Similarly in FIG. 6, the conductive trace 53 has a substantially constant width W1 except for a portion 58 a of the second meandering segment 58 which has a width W2 greater than the width W1 of the remaining segments of the conductive trace 53. The portion 58 a may be formed by at least partially filling adjacent portions of the conductive trace 53 with conductive material. The width W2 of the respective portion 56 a (FIG. 5) of the first meandering segment 56 is a tuning parameter which can be adjusted to adjust the frequency bands and center frequencies of both resonant frequency bands. Similarly, the width W2 of the respective portion 58 a of the second meandering segment 58 is a tuning parameter which can be adjusted to adjust the frequency bands and center frequencies of both resonant frequency bands.

According to another embodiment of the present invention illustrated in FIG. 7, a conductive element 60 is disposed on the second surface 52 b of the dielectric substrate 52. Preferably, the conductive element 60 is disposed on the dielectric substrate second surface 52 b in overlying juxtaposition with one or both of the conductive trace first and second meandering segments 56, 58, (as well as with the intermediate segment 57). The conductive element 60 is configured to parasitically couple with at least one of the conductive trace first and second meandering segments 56, 58 to thereby affect the frequency band and center frequency within which one or both of the first and second meandering segments resonate. The dimensions of the conductive element 60 is a tuning parameter which can be adjusted to adjust the frequency band and center frequency within which either or both of the first and second segments 56, 58 can resonate.

The meandering patterns of the illustrated first and second meandering segments 56, 58 in FIGS. 5-7 may vary depending on the space limitations of the substrate outer surface 52 a. The intermediate segment 57 may be spaced apart from the conductive trace first end 54 by a distance D1 of less than or equal to about 2 millimeters (mm).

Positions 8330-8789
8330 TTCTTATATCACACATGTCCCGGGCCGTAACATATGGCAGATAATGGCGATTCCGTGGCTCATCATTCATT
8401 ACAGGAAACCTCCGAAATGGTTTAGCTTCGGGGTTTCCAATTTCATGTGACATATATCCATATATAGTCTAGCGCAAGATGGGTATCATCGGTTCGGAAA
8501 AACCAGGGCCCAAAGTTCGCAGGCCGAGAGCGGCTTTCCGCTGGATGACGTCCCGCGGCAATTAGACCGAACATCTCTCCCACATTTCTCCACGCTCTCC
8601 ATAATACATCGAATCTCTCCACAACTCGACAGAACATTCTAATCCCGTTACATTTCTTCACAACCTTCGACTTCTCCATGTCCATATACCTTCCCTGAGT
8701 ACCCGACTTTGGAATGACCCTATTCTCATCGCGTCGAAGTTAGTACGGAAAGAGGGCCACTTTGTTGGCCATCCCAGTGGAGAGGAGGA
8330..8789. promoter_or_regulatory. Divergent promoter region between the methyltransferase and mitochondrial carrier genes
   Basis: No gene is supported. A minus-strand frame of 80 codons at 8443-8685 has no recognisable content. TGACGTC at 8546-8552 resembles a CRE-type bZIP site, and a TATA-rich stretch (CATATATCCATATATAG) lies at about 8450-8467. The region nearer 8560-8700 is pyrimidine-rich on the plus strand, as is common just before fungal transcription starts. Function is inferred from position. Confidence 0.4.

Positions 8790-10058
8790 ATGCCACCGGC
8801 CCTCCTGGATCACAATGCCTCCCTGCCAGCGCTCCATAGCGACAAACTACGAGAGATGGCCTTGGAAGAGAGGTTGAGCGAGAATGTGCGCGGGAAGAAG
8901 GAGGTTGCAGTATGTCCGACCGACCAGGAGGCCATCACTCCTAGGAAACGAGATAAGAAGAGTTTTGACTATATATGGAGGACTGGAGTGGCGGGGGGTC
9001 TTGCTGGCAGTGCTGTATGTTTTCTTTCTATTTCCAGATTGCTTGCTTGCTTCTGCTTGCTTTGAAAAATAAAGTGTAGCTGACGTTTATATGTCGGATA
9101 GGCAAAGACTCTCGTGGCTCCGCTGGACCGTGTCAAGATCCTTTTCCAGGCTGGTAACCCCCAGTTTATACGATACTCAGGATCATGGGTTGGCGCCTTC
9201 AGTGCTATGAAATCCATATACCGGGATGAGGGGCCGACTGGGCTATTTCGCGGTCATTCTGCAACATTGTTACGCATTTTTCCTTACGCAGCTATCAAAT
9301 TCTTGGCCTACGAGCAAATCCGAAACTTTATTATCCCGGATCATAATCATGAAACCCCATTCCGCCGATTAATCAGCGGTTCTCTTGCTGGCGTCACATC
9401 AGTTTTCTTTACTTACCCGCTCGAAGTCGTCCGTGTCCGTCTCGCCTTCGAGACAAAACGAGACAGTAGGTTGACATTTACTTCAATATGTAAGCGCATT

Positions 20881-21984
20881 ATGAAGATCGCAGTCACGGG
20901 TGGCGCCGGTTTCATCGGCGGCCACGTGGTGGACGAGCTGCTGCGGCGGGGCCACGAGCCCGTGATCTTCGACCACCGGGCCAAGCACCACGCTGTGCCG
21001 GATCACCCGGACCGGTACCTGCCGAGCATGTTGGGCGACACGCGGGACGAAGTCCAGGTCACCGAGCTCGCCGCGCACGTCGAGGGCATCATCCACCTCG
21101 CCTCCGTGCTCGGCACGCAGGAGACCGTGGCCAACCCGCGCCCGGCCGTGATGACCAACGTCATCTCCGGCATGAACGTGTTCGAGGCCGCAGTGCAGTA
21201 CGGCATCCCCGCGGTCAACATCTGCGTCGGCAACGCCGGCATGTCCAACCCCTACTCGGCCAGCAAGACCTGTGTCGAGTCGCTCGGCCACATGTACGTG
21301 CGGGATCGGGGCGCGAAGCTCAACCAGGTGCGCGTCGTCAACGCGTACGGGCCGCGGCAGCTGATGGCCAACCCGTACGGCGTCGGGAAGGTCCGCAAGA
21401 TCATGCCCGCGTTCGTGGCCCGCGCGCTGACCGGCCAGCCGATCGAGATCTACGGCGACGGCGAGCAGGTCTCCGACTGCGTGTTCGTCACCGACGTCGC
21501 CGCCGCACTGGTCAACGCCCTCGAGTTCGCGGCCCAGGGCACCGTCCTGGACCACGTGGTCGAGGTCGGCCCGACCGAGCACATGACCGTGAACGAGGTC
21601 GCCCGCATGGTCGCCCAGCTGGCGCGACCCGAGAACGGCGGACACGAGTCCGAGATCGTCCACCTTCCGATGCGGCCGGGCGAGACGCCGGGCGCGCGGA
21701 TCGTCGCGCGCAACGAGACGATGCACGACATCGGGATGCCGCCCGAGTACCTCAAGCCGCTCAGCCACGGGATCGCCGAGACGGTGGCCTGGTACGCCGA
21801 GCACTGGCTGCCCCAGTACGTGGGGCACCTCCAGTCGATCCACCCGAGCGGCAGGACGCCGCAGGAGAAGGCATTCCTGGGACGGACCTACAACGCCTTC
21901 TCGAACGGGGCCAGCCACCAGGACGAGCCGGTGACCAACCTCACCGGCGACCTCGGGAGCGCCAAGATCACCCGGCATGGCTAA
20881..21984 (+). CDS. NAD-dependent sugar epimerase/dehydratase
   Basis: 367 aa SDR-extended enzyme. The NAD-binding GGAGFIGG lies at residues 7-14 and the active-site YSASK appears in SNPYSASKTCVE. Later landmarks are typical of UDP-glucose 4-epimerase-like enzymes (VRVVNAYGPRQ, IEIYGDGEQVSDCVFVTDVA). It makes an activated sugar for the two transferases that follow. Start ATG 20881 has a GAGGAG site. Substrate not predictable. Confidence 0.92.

A preferred conductive material for use as the conductive trace 53 is copper. Typically, the thickness of the conductive trace 53 is between about 0.05-1.0 mm. As described above, the bandwidth of the antenna 50 may be adjusted by changing the configuration of the conductive trace 53, the width W2 of the respective portions 56 a and 58 a, and the location and shape of a conductive element 60 disposed on the second surface 52 b.

The low frequency bands of GSM are between about 880 MHz and 960 MHz, corresponding to a bandwidth of 80 MHz. The low frequency bands of AMPS (Advanced Mobile Phone Service) are between about 824 MHz and 894 MHz, corresponding to a bandwidth of 70 MHz. The high frequency bands of PCS (Personal Communications System) are between about 1850 MHz and 1990 MHz, corresponding to a bandwidth of 140 MHz. The high frequency bands of DCS are between about 1710 MHz and 1880 MHz, corresponding to a bandwidth of 170 MHz. Accordingly, for a radiotelephone antenna to operate adequately at a low frequency band (e.g., for GSM or AMPS), it should have a bandwidth of between about 70 MHz-80 MHz. Similarly, for a radiotelephone antenna to operate adequately at a high frequency band (e.g., for PCS or DCS), it should have a bandwidth of between about 140 MHz-170 MHz.

Table 1 below illustrates the bandwidth attainable by the illustrated antennas of FIGS. 5-7.

TABLE 1
Low Band High Band
Center Center
Frequency Frequency
of Bandwidth of Bandwidth
Resonance (MHz) of Resonance (MHz) of
(MHz) 2:1 VSWR (MHz) 2:1 VSWR
Antenna with Con- 892 49.2 2,017 77
stant Trace
Width
Fig. 5 976 98.3 2,031 112 
Fig. 6 899 49.2 2,087 85
Fig. 7 987 93.7 2,233 81

As illustrated in Table 1, an antenna similar to that illustrated in FIGS. 5 and 6, but wherein the conductive trace has a constant width throughout its entire length has a low band center frequency of 892 MHz with a bandwidth of 49.2 MHz and a high band center frequency of 2,017 MHz with a bandwidth of 77. The antenna of FIG. 5 has a low band center frequency of 976 MHz with a bandwidth of 98.3 MHz and a high band center frequency of 2,031 MHz with a bandwidth of 112. The antenna of FIG. 6 has a low band center frequency of 899 MHz with a bandwidth of 49.2 MHz and a high band center frequency of 2,087 MHz with a bandwidth of 85. The antenna of FIG. 7 has a low band center frequency of 987 MHz with a bandwidth of 93.7 MHz and a high band center frequency of 2,233 MHz with a bandwidth of 81.